For many years Clara and I have talked about hiking up Guadalupe Peak and camping out for one night on the mountain. We really thought that it would be the thing to do. We never seemed get around to doing it or even checking on what it involved.
We were planning a week long trip to West Texas in October. The plan was to visit Clara's parents, see our old friends and generally relax. We thought about driving down to Fort Davis and spend a couple of nights at Indian Lodge. Then Clara came up with idea that we climb Guadalupe Peak. There goes our relaxing vacation.
After doing a little research we learned that we really didn't want to camp out on the mountain and that we should be able to make the whole round trip in one day. Guadalupe Peak is the highest point in Texas at 8749 feet (2667 meters) and is located in the Guadalupe Mountains National Park. The park is located in Culberson County and is about 100 miles northwest of Pecos, Texas, by way of Orla, Texas. The closest place to stay is White City, New Mexico. It's just 37 miles away from the Guadalupe Peak trail head. The only problem with White City is that it is located at the entrance of the Carlsbad Caverns National Park and is listed "near the top" in the top ten tourist traps in America. So the best bet for overnight comfortable lodging and you'll need it if you climb the "Guadalupe", is Carlsbad, New Mexico a scant 60 miles from the park.
The trail it self is 4.2 miles up, and 4.2 miles down. I have to admit prior to this adventure I had never walked 8.4 miles on flat ground. Once when I was about 12 I walked from my house on the West Side of Odessa to FM 1936 and back, that was about 6 miles. I remember how hard it had been. But then again I was 12 years old. Now at 47 Clara and I were going to hike 4.2 miles up, and 4.2 miles down. Another thing that had me wondering about the sanity of the trip was that on the "Official" map and guide, it listed the Guadalupe Peak trail as "Strenuous, 3000 feet elevation gain". Strenuous, what did that really mean? 3000 feet elevation gain, What did that mean? Never being a math whiz I surmised that 3000 feet was the equivalent to climbing to the top of a 30 story building. That seemed bite size to me. I envisioned myself climbing up the stairwell of a 30 story building. Given enough time, I could do that. Later, about one fourth of the way up, I realized the error in my over simplistic "30 Story" building analogy. It wasn't 30 stories but 300 stories. And that nice evenly stepped stair well? I hadn't envisioned it being covered with rocks!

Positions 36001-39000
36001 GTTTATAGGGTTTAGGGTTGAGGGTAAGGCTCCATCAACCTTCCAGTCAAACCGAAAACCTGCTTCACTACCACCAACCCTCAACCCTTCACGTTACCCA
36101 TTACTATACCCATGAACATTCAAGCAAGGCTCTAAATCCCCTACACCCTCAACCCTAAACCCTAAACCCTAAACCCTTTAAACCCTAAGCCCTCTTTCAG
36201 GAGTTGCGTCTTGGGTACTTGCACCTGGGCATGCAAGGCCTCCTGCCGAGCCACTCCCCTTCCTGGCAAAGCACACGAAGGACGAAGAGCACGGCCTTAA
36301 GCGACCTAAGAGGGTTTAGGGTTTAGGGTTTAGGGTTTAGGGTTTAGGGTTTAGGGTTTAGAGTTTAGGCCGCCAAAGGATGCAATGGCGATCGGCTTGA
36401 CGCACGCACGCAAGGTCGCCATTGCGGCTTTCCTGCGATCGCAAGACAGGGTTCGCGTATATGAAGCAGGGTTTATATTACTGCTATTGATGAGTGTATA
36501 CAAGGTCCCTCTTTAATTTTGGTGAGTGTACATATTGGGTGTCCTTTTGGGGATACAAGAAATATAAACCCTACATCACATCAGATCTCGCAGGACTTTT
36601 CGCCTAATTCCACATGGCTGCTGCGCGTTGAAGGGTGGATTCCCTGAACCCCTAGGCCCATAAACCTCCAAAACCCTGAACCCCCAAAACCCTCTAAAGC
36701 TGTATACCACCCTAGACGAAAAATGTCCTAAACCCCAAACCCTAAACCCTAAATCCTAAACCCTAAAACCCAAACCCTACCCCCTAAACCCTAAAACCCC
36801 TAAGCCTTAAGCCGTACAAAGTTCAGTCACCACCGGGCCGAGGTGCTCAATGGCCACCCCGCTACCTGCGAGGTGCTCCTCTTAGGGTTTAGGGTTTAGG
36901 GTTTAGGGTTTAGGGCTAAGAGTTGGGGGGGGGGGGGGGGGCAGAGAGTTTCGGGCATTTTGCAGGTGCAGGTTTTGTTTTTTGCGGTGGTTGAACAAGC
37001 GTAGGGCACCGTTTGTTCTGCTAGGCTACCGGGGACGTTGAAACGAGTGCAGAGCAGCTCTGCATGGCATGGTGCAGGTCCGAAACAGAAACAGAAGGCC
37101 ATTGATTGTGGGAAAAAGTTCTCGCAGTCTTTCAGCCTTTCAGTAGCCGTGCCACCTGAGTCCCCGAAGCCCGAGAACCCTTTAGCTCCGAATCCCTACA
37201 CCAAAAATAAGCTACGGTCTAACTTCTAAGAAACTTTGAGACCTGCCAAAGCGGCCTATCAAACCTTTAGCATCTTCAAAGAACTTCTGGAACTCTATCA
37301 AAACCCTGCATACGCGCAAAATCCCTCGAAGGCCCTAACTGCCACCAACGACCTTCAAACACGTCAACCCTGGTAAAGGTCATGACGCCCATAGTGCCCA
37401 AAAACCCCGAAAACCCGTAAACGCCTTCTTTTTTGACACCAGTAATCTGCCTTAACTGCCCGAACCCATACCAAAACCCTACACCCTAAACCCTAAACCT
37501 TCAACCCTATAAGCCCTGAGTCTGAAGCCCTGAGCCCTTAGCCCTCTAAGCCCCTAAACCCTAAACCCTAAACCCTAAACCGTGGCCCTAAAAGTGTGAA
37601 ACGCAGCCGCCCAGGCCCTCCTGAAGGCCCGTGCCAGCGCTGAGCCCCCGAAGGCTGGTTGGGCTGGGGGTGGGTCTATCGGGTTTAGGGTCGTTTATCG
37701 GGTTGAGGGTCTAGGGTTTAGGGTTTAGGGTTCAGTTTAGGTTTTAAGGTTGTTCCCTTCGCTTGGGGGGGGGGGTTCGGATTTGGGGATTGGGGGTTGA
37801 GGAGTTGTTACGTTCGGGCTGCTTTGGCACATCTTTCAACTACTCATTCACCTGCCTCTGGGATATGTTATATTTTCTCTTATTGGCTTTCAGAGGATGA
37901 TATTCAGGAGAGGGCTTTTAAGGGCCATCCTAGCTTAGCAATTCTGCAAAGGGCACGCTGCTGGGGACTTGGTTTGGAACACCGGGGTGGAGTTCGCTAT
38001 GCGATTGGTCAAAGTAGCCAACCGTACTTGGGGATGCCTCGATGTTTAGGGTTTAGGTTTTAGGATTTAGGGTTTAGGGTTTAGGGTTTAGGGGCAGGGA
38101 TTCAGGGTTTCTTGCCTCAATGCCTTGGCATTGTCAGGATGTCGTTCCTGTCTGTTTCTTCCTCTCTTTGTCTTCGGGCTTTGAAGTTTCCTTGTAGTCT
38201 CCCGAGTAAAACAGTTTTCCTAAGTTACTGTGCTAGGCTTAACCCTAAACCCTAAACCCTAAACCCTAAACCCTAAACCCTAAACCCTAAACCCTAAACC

We did make some preparation for this trip. We shopped for the right hiking boots. Looked at day packs, discussed what we would need to take with us, how much water to carry etc. We even talked about walking around the neighborhood in the evenings after work to get in better shape. We did all of that … except the walking part. It was just too hot in Houston, Texas to get out walking. About a week before we left for West Texas Clara came to me and said, "We should go walking today." And I said, "It's too late to start walking now. We need to save our strength for the hike."
We left Midland, Texas about 8:00 a.m. on a Tuesday morning going toward Guadalupe Mountains National Park. The trip was only about 190 miles and we had all day to arrive there. Passing through Odessa we were headed west on US 302. About 10:30 a.m. we arrived in Kermit, Texas. After looking around town for a few minutes we decided to stop for "brunch". I had spotted a place called "302 Highway Restaurant". It had catchy slogan on the sign that said, "Where good food … is never accidental". We went in and ordered a couple of breakfast burritos. This place had a large dining room but we were the only customers. A little suspicious? Yes, but the burritos were good and I'm sure Kermit doesn't have an animal control problem.
The next stop on our West Texas trek was Mentone, Texas. This is the county seat Loving County, the least populated county in the United States. With a population of about 68 (2002 est.) it has no schools, no newspaper, and no lawyers. Except for having to haul in all the water you need, it wouldn't be a bad place to live. From Mentone we traveled to Orla. A little smaller than Mentone it's the only place I know where the buzzards carry canteens. We stopped for a cold Dr. Pepper at the Orla grocery. Outside the store is a sign that reads, "It's a long way … to any where from … Orla Grocery", and it is.
In Orla we turn west on Texas 652. On the map this may appear to be a very minor road, but it is a good two lane highway. In Louisiana it would be a super highway and they would probably charge a toll. This is the beginning of real moonscape territory. It is very desolate and dry. Depending on the weather you can begin seeing the Guadalupe Mountains from here. About 40 miles later Texas 652 intersects with US 180. This is a major highway between Carlsbad and El Paso, Texas. Here we turn west for the final 20 miles to the Guadalupe Mountains National Park.